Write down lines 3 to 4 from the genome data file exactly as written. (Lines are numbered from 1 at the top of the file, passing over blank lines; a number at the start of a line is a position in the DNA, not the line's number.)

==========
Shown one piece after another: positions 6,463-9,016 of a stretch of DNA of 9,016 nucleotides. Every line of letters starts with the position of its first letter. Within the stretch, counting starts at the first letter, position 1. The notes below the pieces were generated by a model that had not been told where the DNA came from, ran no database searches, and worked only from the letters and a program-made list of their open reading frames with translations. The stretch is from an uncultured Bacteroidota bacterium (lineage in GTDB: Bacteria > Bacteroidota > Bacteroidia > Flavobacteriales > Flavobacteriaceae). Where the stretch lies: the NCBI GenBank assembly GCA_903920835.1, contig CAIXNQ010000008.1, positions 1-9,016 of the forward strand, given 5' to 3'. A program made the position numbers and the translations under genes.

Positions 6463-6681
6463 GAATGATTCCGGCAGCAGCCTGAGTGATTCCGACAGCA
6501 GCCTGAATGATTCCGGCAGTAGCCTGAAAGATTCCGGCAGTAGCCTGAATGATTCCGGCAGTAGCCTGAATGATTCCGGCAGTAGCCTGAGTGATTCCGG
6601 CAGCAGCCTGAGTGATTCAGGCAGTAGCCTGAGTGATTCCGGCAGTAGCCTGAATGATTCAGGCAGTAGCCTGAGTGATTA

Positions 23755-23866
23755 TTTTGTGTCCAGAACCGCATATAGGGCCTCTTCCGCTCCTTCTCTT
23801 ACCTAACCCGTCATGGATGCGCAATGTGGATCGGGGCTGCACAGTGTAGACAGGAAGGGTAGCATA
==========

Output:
6463 GAATGATTCCGGCAGCAGCCTGAGTGATTCCGACAGCA
6501 GCCTGAATGATTCCGGCAGTAGCCTGAAAGATTCCGGCAGTAGCCTGAATGATTCCGGCAGTAGCCTGAATGATTCCGGCAGTAGCCTGAGTGATTCCGG